As for the event, I headed into it with some health question marks of my own. Not quite as severe as Elicia’s, but enough of one that I was wondering how I was going to hold up. About 3 weeks ago I dropped a large bookshelf on my foot and busted my big toe on my left foot. No broken bones, but the toe nail will probably eventually come off. And the toe was still tender enough that every time I planted with that foot my toe would hit the top of my shoe and send a little jolt of pain. On top of that, about 6 weeks ago my left knee started hurting after doing a lot of squatting one night working on my mower and it’s been painful ever since when it’s bent. I tested both out over Thanksgiving weekend by practicing so I knew I wasn’t going to be completely immobile. However, it was still enough to make me a bit concerned.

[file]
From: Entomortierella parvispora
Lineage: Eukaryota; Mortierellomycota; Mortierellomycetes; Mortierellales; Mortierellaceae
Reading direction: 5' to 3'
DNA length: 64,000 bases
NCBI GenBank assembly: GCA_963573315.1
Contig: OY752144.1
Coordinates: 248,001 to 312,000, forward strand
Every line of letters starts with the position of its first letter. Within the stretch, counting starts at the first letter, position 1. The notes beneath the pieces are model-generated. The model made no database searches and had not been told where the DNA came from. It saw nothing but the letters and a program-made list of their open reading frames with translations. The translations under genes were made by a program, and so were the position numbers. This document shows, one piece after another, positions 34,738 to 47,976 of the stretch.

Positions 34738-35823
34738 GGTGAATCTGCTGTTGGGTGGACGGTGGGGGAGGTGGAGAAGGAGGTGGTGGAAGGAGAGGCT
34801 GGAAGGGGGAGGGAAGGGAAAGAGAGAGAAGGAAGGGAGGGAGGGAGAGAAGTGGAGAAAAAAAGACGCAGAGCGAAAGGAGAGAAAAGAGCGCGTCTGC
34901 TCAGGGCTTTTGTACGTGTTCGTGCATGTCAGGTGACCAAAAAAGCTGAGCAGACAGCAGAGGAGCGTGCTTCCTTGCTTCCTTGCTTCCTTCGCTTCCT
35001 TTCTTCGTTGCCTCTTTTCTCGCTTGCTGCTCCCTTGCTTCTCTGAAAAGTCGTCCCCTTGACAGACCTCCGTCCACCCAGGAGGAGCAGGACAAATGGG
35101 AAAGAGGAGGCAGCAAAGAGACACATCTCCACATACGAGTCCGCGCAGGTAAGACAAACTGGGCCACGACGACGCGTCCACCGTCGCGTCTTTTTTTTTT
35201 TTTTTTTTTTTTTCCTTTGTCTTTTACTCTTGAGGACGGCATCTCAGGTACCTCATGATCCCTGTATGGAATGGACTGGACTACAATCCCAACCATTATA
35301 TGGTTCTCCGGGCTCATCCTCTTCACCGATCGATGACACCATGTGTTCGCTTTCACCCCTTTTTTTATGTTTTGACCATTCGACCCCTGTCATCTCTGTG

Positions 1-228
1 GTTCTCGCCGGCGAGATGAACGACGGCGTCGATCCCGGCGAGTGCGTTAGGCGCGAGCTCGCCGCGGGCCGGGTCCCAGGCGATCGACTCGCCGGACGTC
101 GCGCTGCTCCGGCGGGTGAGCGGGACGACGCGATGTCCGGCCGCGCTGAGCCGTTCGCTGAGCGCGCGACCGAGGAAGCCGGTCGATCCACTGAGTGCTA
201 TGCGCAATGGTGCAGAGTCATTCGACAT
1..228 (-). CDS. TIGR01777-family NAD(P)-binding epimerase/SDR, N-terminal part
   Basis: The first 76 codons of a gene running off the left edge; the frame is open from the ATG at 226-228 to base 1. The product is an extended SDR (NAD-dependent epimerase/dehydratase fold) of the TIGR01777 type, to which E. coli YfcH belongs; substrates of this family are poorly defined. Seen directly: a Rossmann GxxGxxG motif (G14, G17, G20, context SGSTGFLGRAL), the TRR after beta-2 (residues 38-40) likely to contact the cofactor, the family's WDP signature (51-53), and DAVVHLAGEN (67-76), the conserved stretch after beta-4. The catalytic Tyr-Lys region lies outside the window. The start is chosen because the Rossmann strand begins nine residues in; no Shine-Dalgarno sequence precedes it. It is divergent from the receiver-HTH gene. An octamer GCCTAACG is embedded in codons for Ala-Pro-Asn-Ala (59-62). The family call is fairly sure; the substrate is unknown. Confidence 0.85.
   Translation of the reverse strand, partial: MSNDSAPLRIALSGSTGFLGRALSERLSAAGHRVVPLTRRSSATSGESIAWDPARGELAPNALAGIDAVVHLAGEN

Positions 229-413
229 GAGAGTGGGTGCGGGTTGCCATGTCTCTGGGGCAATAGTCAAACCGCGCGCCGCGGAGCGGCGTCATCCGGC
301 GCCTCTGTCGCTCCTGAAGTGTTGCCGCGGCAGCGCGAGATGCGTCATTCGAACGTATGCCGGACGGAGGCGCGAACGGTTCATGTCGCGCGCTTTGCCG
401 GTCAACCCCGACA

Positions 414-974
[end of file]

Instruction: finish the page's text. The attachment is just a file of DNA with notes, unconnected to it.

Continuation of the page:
Round 1 was an agility course and we started off about the worst way we can. We E’d on jump number 2 when I got impatient/lazy/rushed and didn’t Q the backside enough. She came with me and took the jump straight on for an immediate E. As for the rest of the run it was OK, but I found myself in about 4 spots just not making it. So when I came off the course I started getting really concerned that my knee and toe were really holding me back. On top of that, after that run every time I put pressure on my left leg my knee was quite painful. Now, the smart person would take some painkillers, but I’m not always a smart person. I was initially going to tough it out in round 2 and make the decision after that. Thankfully, though, the pain became a little much and so a 400mg dose of naproxen was going to happen. I ended up taking 2 doses that day and didn’t have any issues for the rest of the weekend. In fact, on Sunday, I felt no pain in my knee for the first time in weeks. So maybe with the pain dulled and my ability to run full out again “fixed” whatever was going on in my knee.